Thus, an elongate retaining member, such as member 44, can be threaded through apertures 114, 116, 118 and 121 to maintain wrap 102 in the stent retaining position illustrated in FIG. 9A. When withdrawn proximally, the retaining member 44 allows wrap 102 to unwrap and allows the stents to deploy within the bifurcation 10.
FIG. 9B illustrates prestamped wrap 102 in an unwrapped position. It can be seen that the trunk portion 108 of wrap 102 is simply formed in a generally rectangular conformation, which can be rolled such that apertures 118 and 121 are generally overlie one anther. In addition, branch portions 104 and 106 of wrap 102 extend away from trunk portion 108 and can be wrapped about stents to the conformation shown in FIG. 9A.
In order to perform such wrapping, ear 112 of portion 106 is first wrapped downwardly and about itself in the direction generally indicated by arrow 120. Next, ear 110 is wrapped in the same fashion, in the direction generally indicated by arrow 122. This results in the conformation generally illustrated in FIG. 9C.
Next, ear 112 is wrapped about the back portion of both leg portions 104 and 106 in the direction generally indicated by arrow 124. This results in the conformation generally illustrated in FIG. 9D.
Ear 110 is then wrapped in a similar fashion as ear 112, in the direction generally indicated by arrow 126. This results in the confirmation generally indicated in FIG. 9E, in which ears 110 and 112 overlap one another such that apertures 114 and 116 are generally aligned with one another.
The two lateral edges of trunk portion 108 are then wrapped inwardly toward one another in the direction generally indicated by arrows 128 and 130. The edges are wrapped such that apertures 118 and 121 are in general alignment with one another as illustrated in FIG. 9F. Next, an elongate member (such as member 44) is threaded through apertures 114, 116, 118 and 121.
In one illustrative embodiment, wrap 102 is wrapped in this manner around a bifurcated stent, or individual stents, which are crimped down to the insertion position. Therefore, when the elongate member 44 is withdrawn from the apertures, wrap 102 is allowed to unwrap. The stent or stents are allowed to deploy in bifurcation 10.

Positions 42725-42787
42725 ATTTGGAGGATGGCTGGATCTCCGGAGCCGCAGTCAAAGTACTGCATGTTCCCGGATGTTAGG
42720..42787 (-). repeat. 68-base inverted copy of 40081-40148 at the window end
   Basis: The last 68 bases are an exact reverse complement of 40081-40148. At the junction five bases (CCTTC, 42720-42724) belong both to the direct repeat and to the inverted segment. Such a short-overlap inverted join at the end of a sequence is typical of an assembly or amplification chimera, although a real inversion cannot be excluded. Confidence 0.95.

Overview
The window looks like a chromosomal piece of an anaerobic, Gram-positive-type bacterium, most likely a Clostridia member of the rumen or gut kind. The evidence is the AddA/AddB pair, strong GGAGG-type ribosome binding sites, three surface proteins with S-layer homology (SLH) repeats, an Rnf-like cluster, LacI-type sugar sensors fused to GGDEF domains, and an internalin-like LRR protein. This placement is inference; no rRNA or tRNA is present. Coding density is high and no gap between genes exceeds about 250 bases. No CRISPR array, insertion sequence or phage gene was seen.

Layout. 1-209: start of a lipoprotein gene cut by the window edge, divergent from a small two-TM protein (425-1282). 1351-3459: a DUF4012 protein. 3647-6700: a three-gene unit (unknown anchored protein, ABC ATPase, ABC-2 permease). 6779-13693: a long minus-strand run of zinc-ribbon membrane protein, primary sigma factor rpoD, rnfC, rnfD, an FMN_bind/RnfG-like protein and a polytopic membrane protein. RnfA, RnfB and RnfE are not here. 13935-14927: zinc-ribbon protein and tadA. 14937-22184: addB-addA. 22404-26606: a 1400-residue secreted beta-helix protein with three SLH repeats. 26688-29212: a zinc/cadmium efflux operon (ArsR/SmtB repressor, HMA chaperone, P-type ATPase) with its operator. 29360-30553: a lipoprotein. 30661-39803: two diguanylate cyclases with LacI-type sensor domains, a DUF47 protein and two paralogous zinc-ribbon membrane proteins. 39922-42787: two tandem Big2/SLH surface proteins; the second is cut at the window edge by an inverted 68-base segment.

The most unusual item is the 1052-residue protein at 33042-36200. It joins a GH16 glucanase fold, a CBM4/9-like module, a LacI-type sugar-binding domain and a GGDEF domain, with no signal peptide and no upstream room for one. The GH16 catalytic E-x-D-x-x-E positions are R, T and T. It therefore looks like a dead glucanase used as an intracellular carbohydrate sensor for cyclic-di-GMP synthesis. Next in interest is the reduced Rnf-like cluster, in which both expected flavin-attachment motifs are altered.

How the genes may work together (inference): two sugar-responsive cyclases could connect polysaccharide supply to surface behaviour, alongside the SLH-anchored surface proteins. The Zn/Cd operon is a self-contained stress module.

It should be noted that, in one illustrative embodiment, wrap 102 is provided with a proximal withdrawal member 132. Withdrawal member 132 is attached to the proximal end of wrap 102. Withdrawal member 132 may be a wire, a tube, a continuation of trunk portion 108, or any other suitable structure. Thus, once the retaining member 44 is withdrawn from the apertures in wrap 102, elongate member 132 can be withdrawn proximally to remove the wrap 102 from the vasculature and to assist in deployment of the stents within the bifurcation 10.
It should also be noted that wrap 102, when wrapped about one or more stents, can be placed in a delivery catheter. Wrap 102 is then advanced, through or within the delivery catheter, to bifurcation 10 and then advanced from within the delivery catheter (such as by pushing on member 132) to a deployment position within bifurcation 10. The elongate member 44 is then withdrawn to deploy the stents as discussed above.
FIGS. 10A-10D illustrate a stent deployment system 140 in accordance with another aspect of the present invention. FIG. 10A illustrates system 140 in cross-section and shows that system 140, in one illustrative embodiment, includes a trunk delivery sheath 142 and a pair of branch delivery sheaths 144 and 146. System 140 is illustrated in FIGS. 10A-10D deploying a bifurcated stent 148 which includes a trunk portion 150 and two branch portions 152 and 154. System 140 is also illustrated in conjunction with catheter 156 which, in one illustrative embodiment, is a conventional guide catheter, or other catheter sized for use in delivering system 140 to bifurcation 10.
System 140 also includes, in one illustrative embodiment, a pair of elongate branch deployment members 158 and 160. Elongate members 158 and 160 are preferably guidewire tubes defining a guidewire lumen therein for advancement over a conventional guidewire (not shown). Catheter 156 and elongate members 158 and 160 may be formed of a braided tube to provide sufficient pushability. In one illustrative embodiment, branch deployment member 158 is attached to a distal flexible tip 162 on branch delivery sheath 146. Elongate deployment member 160 is attached to a distal flexible tip 164 on branch delivery sheath 144. In one alternative embodiment, only a single proximal elongate deployment member (158 or 160) is provided, and the distal ends 166 and 168 of deployment members 158 and 160, respectively, are attached to one another, such as at branching point 170. In this alternative embodiment, distal portions 166 and 168 may be in the form of a wire or other suitable structure.